Despite advances in prevention and treatments, heart disease is the No. 1 killer of men and women in the US. Reducing alcohol abuse might result in meaningful reductions of heart disease, according to the researchers. “We found that even if you have no underlying risk factors, abuse of alcohol still increases the risk of these heart conditions,” said lead researcher Gregory M. Marcus, MD, director of clinical research in the Division of Cardiology at the University of California, San Francisco. The researchers analyzed data from a database of all California residents ages 21 and older who received ambulatory surgery, emergency or inpatient medical care in California between 2005 and 2009. Among the 14.7 million patients in the database, 1.8 percent, or approximately 268,000, had been diagnosed with alcohol abuse. The researchers found that after taking into account other risk factors, alcohol abuse was associated with a twofold increased risk of atrial fibrillation, a 1.4-fold increased risk of heart attack and a 2.3-fold increased risk of congestive heart failure. These increased risks were similar in magnitude to other well-recognized modifiable risk factors such as diabetes, high blood pressure and obesity.

Completely eradicating alcohol abuse would result in over 73,000 fewer atrial fibrillation cases, 34,000 fewer heart attacks, and 91,000 fewer patients with congestive heart failure in the United States alone, the researchers said.

“We were somewhat surprised to find those diagnosed with some form of alcohol abuse were at significantly higher risk of a heart attack,” Marcus said. “We hope this data will temper the enthusiasm for drinking in excess and will avoid any justification for excessive drinking because people think it will be good for their heart. These data pretty clearly prove the opposite.”

Previous research has suggested that moderate levels of alcohol consumption may help prevent heart attack and congestive heart failure, while even low to moderate levels of alcohol consumption have been shown to increase the incidence of atrial fibrillation.

“The great majority of previous research relied exclusively on self-reports of alcohol abuse,” Marcus said. “That can be an unreliable measure, especially in those who drink heavily. In our study, alcohol abuse was documented in patients’ medical records.” He said that the study did not quantify how much alcohol patients drank.

In an editorial accompanying the new study, Michael H. Criqui, MD, MPH, of the University of California San Diego, wrote that previous studies that found a benefit from alcohol consumption in protecting against heart attack and congestive heart failure were so-called cohort studies, which include defined populations. Such studies tend to recruit stable, cooperative and health-conscious participants who are more likely to be oriented toward a heathier lifestyle.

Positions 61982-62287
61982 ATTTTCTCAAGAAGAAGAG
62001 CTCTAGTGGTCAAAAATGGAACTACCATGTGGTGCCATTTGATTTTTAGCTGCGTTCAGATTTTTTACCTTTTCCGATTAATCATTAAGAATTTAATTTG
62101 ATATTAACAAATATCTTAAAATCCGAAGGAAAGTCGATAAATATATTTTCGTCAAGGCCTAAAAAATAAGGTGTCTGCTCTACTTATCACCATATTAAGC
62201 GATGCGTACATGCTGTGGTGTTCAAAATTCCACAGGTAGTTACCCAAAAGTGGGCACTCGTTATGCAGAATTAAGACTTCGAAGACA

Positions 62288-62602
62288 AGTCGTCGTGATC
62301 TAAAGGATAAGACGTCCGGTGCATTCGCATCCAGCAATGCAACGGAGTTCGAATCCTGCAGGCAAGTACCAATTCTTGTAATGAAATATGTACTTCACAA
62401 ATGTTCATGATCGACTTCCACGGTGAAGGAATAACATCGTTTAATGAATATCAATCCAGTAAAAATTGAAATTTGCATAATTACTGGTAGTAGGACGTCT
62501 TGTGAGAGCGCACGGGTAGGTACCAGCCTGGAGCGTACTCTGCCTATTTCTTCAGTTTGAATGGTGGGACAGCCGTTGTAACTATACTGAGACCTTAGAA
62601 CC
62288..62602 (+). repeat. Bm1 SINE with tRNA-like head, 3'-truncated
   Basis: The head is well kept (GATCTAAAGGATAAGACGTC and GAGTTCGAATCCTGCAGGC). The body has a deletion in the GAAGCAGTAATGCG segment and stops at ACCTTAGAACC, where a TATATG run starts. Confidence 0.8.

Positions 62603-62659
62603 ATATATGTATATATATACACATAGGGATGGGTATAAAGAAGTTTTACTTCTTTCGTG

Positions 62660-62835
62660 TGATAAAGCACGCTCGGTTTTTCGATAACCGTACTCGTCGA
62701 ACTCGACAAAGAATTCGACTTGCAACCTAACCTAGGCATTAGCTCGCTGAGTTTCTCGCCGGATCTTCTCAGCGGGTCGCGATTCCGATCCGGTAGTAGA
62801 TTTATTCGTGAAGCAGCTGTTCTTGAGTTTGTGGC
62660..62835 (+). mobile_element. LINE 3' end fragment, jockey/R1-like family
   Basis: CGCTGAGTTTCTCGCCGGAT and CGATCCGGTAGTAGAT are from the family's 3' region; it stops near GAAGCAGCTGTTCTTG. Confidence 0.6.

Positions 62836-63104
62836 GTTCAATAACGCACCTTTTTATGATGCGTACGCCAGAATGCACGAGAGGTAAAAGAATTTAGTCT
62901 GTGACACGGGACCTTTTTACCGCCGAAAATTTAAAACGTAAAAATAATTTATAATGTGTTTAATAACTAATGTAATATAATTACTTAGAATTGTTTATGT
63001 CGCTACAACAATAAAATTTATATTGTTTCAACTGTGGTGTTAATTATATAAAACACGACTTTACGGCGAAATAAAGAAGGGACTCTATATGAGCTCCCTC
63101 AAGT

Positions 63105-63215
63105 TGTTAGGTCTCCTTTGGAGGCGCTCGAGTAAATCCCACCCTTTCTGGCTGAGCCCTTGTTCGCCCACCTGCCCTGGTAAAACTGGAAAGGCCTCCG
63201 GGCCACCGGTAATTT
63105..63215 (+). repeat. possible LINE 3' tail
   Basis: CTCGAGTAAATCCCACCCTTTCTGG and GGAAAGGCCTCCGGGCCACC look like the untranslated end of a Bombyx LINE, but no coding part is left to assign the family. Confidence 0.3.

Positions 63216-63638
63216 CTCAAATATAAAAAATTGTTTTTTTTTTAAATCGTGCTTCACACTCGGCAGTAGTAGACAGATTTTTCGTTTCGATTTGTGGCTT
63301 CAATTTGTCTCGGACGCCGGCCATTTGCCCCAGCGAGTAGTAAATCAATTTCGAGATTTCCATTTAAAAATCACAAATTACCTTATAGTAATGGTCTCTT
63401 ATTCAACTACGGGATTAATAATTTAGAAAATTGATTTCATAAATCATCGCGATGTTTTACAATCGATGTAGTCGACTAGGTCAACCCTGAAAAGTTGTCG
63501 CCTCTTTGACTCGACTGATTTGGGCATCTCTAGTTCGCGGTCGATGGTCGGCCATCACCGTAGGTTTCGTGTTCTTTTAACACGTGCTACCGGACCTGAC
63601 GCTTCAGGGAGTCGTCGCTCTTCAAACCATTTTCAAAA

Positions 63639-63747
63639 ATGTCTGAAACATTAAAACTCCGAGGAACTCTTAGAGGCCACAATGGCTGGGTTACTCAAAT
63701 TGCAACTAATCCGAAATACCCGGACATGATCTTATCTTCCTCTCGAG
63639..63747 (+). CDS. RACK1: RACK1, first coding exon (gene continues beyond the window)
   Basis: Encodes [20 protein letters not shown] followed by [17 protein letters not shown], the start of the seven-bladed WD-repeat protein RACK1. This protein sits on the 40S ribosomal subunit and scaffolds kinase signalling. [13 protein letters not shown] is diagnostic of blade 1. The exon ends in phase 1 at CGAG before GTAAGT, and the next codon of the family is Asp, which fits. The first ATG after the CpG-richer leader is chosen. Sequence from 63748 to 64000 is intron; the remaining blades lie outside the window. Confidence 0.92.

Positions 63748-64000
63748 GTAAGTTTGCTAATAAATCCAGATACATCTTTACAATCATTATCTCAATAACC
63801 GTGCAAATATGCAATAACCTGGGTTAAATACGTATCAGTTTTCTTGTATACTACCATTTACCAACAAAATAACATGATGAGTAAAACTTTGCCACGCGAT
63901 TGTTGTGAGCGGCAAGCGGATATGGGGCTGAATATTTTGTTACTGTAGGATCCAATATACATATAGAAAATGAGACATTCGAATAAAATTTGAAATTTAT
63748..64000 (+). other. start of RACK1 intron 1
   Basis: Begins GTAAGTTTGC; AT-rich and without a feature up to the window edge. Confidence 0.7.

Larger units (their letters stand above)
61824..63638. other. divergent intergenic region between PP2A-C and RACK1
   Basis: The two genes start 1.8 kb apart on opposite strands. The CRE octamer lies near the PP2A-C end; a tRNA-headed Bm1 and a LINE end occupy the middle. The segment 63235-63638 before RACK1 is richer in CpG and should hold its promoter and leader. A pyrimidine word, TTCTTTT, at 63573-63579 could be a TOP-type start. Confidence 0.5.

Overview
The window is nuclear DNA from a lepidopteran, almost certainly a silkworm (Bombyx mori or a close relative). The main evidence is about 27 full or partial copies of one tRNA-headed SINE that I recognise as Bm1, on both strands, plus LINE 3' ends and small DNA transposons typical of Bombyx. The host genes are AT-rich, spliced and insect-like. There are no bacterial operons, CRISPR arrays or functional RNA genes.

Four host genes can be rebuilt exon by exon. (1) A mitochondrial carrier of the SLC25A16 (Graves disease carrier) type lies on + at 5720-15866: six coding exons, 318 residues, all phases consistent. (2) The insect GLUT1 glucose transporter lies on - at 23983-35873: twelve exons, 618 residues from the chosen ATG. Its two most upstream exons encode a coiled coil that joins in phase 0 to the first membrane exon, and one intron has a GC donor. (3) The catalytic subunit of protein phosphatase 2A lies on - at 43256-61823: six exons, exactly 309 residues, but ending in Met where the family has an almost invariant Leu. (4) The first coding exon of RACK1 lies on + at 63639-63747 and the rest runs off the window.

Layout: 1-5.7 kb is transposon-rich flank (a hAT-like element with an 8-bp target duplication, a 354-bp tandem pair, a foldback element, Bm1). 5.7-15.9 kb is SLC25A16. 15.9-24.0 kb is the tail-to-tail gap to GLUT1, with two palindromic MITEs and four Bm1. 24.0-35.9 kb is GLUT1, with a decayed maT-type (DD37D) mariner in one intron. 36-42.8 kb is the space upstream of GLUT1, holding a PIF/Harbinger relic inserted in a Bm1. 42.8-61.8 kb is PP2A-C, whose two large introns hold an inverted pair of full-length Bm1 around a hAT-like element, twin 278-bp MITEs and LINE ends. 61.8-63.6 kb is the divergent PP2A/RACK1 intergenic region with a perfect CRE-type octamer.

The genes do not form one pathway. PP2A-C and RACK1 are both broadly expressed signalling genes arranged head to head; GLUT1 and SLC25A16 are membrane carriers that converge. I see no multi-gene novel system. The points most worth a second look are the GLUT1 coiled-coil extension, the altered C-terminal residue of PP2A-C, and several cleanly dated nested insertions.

“Cohort studies have minimal participation by true alcohol abusers, so the current study likely presents a more valid picture of heavy drinking outcomes,” Criqui said.


Story Source: American College of Cardiology.


Journal Reference:

  1. Isaac R. Whitman, Vratika Agarwal, Gregory Nah, Jonathan W. Dukes, Eric Vittinghoff, Thomas A. Dewland, Gregory M. Marcus. Alcohol Abuse and Cardiac DiseaseJournal of the American College of Cardiology, 2017 DOI: 10.1016/j.jacc.2016.10.048
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On Call with Dr. Lyons

As summer quickly comes to an end, our thoughts reluctantly begin to focus on Back to School. We start getting our homes “in order”, clothes and school supply shopping, cleaning out the summer sun, sand and fun of our thoughts so we can refocus our minds on the upcoming school year and all it brings. With that thought process, we tend to think about getting our health in order as well. Are the kids going to make it through the year “germ free”? Am I healthy enough to keep me and those around me going on the hectic schedule we call life?

In this issue we continue to give helping information about you and your family’s health. One very important part of keeping healthy is maintaining a healthy relationship with your family doctor. Cleveland Clinic gives us an informative perspective on this VIP we should all have access to (see page 16). Your Primary Care Physician (PCP) isn’t just for children, they should be your first resource in any stage of life and healthcare. Maintaining a long-term relationship with your PCP is a huge benefit in keeping you healthy.

As your thoughts turn to a seasonal change…we hope the information in this issue will continue to help you keep your healthcare goals.

Till next issue…